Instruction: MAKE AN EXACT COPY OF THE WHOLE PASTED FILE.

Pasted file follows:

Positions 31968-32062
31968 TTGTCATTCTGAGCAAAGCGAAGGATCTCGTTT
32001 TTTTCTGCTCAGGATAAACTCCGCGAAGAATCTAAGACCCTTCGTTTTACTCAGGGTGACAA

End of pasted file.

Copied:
Positions 31968-32062
31968 TTGTCATTCTGAGCAAAGCGAAGGATCTCGTTT
32001 TTTTCTGCTCAGGATAAACTCCGCGAAGAATCTAAGACCCTTCGTTTTACTCAGGGTGACAA